Survey of London: Volumes 43 and 44, Poplar, Blackwall and Isle of Dogs. Originally published by London County Council, London, 1994.
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West India Dock Road
Most of the West India Dock Road lies outside the parish of All Saints. The sections within it are now largely part of the Birchfield Estate. The road was laid out in 1802 as part of the Commercial Road, linking the West India Docks to the City of London. (fn. 1) The dock company's engineer, Ralph Walker, was responsible for making the section of road from the docks to Limehouse. (fn. 2) There was a toll gate just south of Pennyfields, succeeded by a toll house in the road near the junction with King Street. The toll house, which remained in use until 1871, was a single-storey room with round-headed windows and a heavily dentilled cornice. (fn. 3)
The north-east side of West India Dock Road, between Birchfield Street and Ming Street, was developed in the early nineteenth century. The section north of Pennyfields was called Dean's buildings (later Nos 45–55). A large part of this group was an iron-foundry (No. 55) occupied by a succession of firms manufacturing ships' fire-hearths. From c1929 to the late 1950s these premises, rebuilt in 1937, were held by the British Scaling & Painting Company as works and stores for their trade in removing and preventing corrosion on marine boilers and ships. Nos 47 and 49 West India Dock Road were made a workshop in 1875–6 to become part of William Byron Bawn & Company's Byron Tank Works, most of which fronted Castor Street. Wrought-iron tanks and cisterns were made here until c1940. (fn. 4) These buildings were cleared in the early 1960s for the erection of Elderfield House in the Birchfield Estate.
The buildings along the section of West India Dock Road south of Pennyfields (Nos 57–67) were known as St Ann's Place in the early nineteenth century. No. 67 was an eighteenth-century house that had been built as part of Back Lane (Ming Street). In the early nineteenth century it was occupied by Theophilus Westhorp, a ships' rigger. In the 1870s he or his son became a manufacturer of patent machine-picked oakum and antiseptic marine lint. In 1899 Westhorp's Limited moved to No. 59 West India Dock Road, where they had erected an office, showroom and multi-storey warehouse, which they occupied until c1940. This red-brick building had steel joists and its glazed-brick ground-floor elevations had broad windows under moulded four-centred arched heads. Nos 57–71 were cleared in the mid-1960s for part of the Birchfield Estate. (fn. 5)
In the eighteenth century the Blue Posts Tavern stood on the south side of Limehouse Causeway at its junction with Pennyfields and Back Lane. Soon after the West India Dock Road had been formed the establishment moved to a new building on the north-east side of that road, south of Back Lane. (fn. 6) The Blue Posts public house (No. 73) was a three-storey brick building of three bays. It was extended to the south-east (No. 75) in 1876 with a two-storey block giving a long street frontage. The Blue Posts, with the Railway Tavern and Jamaica Tavern, was well placed to serve labourers and others passing to and from the West India Docks. Charles W. Brown, son of the famous Charlie Brown (see below), displayed half of his father's curio collection at the Blue Posts in the 1930s. It became the Buccaneer shortly before its demolition in 1987–8. Nos 69 and 71 West India Dock Road were two- and three-storey mid-nineteenth-century houses and workshops, occupied by J. Downton & Company, brass-founders and pumpmakers, until the 1920s. (fn. 7)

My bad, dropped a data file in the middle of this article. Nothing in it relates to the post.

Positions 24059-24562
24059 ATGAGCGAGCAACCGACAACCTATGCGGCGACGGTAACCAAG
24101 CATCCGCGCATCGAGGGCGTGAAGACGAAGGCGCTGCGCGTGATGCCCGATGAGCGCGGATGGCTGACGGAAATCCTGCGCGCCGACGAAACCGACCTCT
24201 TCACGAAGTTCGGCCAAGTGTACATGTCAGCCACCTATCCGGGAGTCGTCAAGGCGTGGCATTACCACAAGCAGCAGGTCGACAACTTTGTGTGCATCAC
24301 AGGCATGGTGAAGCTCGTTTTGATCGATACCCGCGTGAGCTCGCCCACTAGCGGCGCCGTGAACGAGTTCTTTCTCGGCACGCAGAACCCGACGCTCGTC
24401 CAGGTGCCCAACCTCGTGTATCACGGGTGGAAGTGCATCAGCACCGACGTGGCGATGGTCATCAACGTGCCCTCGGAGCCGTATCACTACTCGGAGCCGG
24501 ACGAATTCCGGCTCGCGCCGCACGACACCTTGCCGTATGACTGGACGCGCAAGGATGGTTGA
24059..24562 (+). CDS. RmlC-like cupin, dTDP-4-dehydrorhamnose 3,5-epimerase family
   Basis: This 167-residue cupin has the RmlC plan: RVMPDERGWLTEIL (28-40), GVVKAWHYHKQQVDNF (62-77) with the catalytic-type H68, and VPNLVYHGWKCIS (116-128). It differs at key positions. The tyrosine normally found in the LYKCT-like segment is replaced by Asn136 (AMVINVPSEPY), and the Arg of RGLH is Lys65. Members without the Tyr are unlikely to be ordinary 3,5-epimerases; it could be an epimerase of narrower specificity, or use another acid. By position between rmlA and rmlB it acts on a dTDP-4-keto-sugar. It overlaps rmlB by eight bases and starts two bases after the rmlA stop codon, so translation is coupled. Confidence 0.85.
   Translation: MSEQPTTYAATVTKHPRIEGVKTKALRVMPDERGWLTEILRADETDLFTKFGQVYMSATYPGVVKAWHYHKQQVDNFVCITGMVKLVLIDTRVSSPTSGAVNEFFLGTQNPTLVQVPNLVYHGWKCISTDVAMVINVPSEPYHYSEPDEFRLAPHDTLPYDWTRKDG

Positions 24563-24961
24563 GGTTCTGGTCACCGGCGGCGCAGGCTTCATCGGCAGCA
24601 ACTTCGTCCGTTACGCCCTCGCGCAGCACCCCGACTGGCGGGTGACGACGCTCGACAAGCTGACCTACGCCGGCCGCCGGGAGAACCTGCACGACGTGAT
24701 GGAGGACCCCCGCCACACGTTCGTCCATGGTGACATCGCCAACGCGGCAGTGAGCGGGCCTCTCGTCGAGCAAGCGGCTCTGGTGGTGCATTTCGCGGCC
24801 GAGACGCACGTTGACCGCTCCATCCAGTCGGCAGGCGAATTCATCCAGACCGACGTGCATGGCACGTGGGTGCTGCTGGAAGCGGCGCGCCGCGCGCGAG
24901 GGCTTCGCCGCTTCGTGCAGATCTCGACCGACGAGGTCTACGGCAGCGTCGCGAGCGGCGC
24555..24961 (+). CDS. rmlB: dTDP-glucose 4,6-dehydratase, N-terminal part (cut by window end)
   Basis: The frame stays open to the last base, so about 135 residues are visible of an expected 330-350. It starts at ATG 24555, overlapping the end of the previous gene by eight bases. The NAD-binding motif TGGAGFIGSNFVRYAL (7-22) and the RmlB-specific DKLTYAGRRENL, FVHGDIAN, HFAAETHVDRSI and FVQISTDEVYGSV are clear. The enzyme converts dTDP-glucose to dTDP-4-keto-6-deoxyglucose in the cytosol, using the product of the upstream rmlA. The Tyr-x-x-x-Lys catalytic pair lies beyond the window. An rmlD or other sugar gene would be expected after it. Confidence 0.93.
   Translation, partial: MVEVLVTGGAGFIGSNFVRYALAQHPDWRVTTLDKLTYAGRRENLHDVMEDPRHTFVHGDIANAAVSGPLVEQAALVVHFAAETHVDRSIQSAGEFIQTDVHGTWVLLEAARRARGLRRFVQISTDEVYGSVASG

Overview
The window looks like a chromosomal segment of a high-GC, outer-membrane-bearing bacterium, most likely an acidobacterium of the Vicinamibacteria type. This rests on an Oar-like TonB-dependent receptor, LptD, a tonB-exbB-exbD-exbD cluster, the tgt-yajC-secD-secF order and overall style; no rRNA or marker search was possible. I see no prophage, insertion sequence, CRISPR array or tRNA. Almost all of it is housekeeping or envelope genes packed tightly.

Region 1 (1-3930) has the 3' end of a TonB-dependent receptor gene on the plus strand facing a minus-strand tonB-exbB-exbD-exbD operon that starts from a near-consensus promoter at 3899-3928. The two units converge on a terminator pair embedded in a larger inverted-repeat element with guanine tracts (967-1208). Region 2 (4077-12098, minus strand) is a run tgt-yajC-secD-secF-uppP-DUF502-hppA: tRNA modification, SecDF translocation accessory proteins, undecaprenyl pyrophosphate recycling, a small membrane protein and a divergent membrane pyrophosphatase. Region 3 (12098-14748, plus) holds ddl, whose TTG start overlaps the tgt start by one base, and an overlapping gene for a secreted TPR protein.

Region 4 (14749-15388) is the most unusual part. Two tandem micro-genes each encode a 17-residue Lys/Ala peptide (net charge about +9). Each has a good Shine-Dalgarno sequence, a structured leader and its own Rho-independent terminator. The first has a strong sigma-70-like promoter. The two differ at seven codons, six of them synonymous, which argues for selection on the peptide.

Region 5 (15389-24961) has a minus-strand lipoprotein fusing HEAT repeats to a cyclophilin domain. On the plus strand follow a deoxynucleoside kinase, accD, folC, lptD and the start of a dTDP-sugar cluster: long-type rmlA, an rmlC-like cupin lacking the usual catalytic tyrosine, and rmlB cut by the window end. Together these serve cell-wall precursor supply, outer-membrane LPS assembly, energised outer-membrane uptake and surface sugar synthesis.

Fire Station (demolished).
The provision of a modern fire station in Poplar was a priority of the Metropolitan Fire Brigade. Soon after it was formed in 1865, Edward Cresy, a principal assistant clerk at the Metropolitan Board of Works, identified a suitable site adjoining the Blackwall railway, on the east side of the West India Dock Road. In 1866 an 80-year lease was negotiated with the East and West India Dock Company, (fn. 8) and the freehold was acquired in the 1880s. (fn. 9) Cresy acted as secretary to the MBW's chairman Sir John Thwaites, but he was also an architect and had been a surveyor with the Metropolitan Commissioners of Sewers. When the MBW took over fire-fighting services in the capital, George Vulliamy, its superintending architect, recommended that Cresy should undertake the work of finding sites and preparing designs for the new fire stations. (fn. 10) Cresy's plans for the Poplar station were produced in 1867 and the contract was awarded to William Howard of Chandos Street. (fn. 11)
The building was completed in 1868 at a total cost of £2,429 10s. (fn. 12) It was of brick and was three bays wide, with a symmetrical street front (Plate 18d). The appliance room was placed in the centre of the building, behind double doors. Residential accommodation was provided on the upper floors. (fn. 13)
The initial strength of the station was seven men, a steam engine, a manual engine, two escapes and four horses. (fn. 14) In 1900 an open-sided iron ladder-shed was built in the yard to the south of the main building. (fn. 15)